The informational approach to communication
Here are three examples of the informational definition of communication: ‘behavior that enables the sharing of information between interacting individuals’ (Smith, 1977, p. 2); ‘the transfer of information via signals sent in a channel between a sender and a receiver’ (Hailman, 1977, p. 52); and ‘the behaviors by which one member of a species conveys information to another member of the species’ (Kimura, 1993, p. 3). There is, for some, an intuitive sense in which any adaptationist account of signalling and communication is ‘incomplete’ (Stegmann, 2005, p. 1016) as the content of the signal appears to be ‘missing’ (p. 1015) and the definition ‘has nothing explicit to say about the [signal]’s information itself’ (p. 1017). Hence if our intuitions are any guide then perhaps it is desirable to invoke information, even if we do not need to. Indeed, information does appear to offer something that the adaptationist definition does not: specification of a given signal’s content at a very fine-grained level (for a wide range of examples and extensive discussion see Bradbury & Vehrencamp, 1998; chapter 13). Yet the logical conclusion of adaptationist accounts of communication is to eschew the notion of information altogether and instead focus only on behaviours and adaptation (Dawkins & Krebs, 1978). This does not imply that information is not part of communication; only that it need not (and, as we shall see, should not) be definitional. This section explains why that is so.
The argument, in short, is that in order to specify exactly what information is transferred we first have to specify the signal’s function, which brings us immediately back to the adaptationist definition. To begin, we must first define information. Appeals to intuition are insufficient here if our goal is to derive a precise definition of communication, so we cannot simply invoke some ‘everyday’ sense. More formally, information is considered to be equivalent to a reduction in uncertainty (Shannon & Weaver, 1949). But uncertainty of what? Such a definition is incomplete without a statement about what is relevant. A simple thought experiment illustrates the problem. What uncertainty is reduced if I receive an email from a friend with instructions about where to meet for dinner this evening? Most obviously, there is a reduction in the uncertainty of where I should expect to find my friend this evening, but there is also a reduction in uncertainty about many other things: the correct functioning of my computer, the correct functioning of my email program, the correct functioning of the satellites that carried the message in its digital form, the continued non-existence of a meteor in the location previously occupied by the satellite that carried the message, and so on.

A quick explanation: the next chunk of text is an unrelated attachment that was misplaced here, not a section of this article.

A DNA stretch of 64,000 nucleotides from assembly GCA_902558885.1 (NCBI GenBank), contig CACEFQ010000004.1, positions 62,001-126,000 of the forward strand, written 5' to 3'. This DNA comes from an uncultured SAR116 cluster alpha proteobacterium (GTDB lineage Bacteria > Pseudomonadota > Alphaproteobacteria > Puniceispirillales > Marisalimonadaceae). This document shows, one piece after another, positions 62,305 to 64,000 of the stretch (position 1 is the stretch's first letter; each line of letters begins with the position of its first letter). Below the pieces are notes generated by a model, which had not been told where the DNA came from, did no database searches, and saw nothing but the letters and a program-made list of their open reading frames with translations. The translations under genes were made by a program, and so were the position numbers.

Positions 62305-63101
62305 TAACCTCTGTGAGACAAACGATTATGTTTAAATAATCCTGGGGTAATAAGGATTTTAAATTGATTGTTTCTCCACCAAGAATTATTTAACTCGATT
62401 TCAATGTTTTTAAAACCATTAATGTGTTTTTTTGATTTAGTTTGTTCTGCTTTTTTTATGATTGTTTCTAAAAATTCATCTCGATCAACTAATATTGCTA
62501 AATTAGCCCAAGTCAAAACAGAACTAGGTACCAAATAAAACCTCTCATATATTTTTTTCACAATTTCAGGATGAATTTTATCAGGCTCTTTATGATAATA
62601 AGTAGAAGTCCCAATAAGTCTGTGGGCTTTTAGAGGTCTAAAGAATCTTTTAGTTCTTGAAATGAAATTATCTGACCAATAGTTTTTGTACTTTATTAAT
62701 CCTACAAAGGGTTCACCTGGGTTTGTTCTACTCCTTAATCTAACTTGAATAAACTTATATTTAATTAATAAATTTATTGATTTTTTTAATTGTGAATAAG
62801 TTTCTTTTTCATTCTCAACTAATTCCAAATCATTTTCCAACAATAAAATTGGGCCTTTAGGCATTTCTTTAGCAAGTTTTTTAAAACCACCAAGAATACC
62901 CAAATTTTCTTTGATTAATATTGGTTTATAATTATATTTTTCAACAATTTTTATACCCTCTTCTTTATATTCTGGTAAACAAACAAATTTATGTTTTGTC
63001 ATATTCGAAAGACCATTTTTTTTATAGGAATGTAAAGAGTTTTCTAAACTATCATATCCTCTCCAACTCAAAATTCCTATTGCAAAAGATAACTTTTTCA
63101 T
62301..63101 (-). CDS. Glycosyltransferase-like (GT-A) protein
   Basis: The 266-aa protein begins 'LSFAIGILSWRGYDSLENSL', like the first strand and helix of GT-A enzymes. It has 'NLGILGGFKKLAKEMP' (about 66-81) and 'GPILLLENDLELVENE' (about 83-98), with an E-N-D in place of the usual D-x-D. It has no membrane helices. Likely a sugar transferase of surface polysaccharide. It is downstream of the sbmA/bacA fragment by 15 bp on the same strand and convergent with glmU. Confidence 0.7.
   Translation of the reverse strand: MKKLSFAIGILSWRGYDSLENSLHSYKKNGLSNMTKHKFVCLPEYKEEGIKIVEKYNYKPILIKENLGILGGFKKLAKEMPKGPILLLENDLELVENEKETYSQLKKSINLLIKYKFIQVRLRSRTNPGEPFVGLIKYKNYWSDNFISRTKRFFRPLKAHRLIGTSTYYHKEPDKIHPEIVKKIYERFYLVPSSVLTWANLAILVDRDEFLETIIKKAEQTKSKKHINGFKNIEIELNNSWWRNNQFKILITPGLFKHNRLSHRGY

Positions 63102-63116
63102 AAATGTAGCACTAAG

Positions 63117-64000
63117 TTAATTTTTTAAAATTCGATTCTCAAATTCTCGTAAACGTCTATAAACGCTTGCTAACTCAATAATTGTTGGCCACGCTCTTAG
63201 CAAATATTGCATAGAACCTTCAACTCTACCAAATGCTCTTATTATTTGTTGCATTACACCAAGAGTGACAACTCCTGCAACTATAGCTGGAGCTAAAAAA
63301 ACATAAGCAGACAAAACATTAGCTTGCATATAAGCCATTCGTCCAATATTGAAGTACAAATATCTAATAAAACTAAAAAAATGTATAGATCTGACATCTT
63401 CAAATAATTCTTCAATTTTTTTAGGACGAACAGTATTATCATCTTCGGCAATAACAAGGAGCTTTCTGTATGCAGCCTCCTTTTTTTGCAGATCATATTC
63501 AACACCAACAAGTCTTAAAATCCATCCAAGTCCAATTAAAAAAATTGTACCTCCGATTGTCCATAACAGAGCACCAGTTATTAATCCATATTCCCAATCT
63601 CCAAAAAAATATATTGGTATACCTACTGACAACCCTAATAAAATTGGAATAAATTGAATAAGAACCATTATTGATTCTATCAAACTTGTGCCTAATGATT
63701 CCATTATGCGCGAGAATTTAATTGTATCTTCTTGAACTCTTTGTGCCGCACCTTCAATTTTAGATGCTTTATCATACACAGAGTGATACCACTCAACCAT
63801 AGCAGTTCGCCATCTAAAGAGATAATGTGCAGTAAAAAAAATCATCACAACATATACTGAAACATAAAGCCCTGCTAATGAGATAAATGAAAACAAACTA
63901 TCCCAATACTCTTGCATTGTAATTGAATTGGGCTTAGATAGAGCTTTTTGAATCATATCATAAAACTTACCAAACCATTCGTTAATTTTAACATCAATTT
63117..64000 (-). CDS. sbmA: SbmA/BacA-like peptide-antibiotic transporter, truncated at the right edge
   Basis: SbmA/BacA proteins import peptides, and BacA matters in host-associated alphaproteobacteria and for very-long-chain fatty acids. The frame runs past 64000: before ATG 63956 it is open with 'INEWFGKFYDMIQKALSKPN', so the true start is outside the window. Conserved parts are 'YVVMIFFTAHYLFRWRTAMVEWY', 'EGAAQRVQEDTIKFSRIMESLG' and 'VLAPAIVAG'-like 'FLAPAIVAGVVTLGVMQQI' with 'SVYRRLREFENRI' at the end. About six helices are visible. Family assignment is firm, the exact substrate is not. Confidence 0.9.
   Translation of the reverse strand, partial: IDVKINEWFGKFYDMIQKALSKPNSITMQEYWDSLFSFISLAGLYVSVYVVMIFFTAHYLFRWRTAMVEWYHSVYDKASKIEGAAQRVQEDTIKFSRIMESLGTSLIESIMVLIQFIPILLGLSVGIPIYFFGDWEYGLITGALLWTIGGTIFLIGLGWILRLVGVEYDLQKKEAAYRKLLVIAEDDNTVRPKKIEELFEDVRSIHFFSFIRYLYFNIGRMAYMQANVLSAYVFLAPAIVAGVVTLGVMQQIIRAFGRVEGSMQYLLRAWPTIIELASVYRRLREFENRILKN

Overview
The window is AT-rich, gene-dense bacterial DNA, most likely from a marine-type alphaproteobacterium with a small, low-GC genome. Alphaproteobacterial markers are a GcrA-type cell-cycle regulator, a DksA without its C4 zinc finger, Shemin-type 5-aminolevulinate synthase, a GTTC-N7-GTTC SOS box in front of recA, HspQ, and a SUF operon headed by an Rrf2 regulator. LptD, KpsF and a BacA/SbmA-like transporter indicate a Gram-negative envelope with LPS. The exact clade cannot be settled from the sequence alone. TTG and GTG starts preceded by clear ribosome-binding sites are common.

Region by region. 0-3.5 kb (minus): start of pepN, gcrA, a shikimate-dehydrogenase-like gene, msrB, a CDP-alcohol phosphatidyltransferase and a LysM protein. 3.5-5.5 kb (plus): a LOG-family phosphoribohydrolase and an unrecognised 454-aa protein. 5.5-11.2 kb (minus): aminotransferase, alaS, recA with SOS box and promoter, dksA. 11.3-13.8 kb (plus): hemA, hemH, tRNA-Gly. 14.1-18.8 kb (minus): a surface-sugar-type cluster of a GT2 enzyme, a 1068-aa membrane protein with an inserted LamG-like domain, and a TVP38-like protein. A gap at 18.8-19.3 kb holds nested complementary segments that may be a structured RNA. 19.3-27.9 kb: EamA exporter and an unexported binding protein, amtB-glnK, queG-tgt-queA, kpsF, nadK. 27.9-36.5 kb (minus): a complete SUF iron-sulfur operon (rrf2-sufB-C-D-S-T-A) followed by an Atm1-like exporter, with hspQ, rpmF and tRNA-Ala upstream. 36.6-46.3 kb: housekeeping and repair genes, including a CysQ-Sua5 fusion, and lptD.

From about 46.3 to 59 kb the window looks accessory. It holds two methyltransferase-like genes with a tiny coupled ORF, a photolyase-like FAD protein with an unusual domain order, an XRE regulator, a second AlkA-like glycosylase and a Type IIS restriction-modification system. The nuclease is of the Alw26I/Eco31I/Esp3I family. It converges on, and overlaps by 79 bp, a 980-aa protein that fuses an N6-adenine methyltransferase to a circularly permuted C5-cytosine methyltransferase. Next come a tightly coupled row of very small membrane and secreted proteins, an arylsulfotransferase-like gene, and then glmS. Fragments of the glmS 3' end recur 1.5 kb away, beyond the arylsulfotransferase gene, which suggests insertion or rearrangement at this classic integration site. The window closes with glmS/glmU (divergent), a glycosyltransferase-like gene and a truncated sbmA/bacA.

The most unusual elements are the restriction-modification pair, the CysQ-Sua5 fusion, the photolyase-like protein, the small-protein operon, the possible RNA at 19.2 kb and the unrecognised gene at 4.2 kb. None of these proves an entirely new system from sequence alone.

[This is analogous to a famous problem in the philosophy of language, that of referential indeterminacy (Quine, 1960). The thought experiment runs as follows: an anthropologist sees a member of a tribe, whose language he does not know, shout the word ‘gavagai!’ just as a rabbit runs past. What does ‘gavagai’ mean? Although we would intuitively say ‘rabbit’, we cannot know this deductively. We instead have to make an inductive leap, and hence our conclusion about the meaning of gavagai is not logically determined. It could, after all, mean ‘fluffy thing’, ‘dinner’, ‘undetached rabbit parts’ or any one of an actually infinite number of possibilities.]
Hence although a signal most certainly conveys information, exactly what information it conveys is determined at least in part by the receiver: if I wish to know about the correct functioning of my email program (it may have recently played up on me, say) then my friend’s email is informative in that regard; if, on the other hand, I have no concerns about my email program then the email is not informative (in that regard). This is all, of course, in addition to the information about dinner that forms the body of the email, which we assume to be relevant. But why do we assume that the body of the email is relevant? Only because it would be unusual indeed for my friend to email me about where to meet if we had no previous plans to meet at all, or if my friend knew I was busy elsewhere, or if, even, my friend was busy and could not meet me. In short, we assume that the signal is in some way designed to achieve a particular purpose. Other aspects of the signal (like, for example, its appearance in my email program in an apparently normal manner) may carry other sorts of information; specifically, they may carry information that was not part of the signaller’s design of the signal (i.e. about the normal functioning of my email program). These sorts of inferences are the human equivalent of a cue.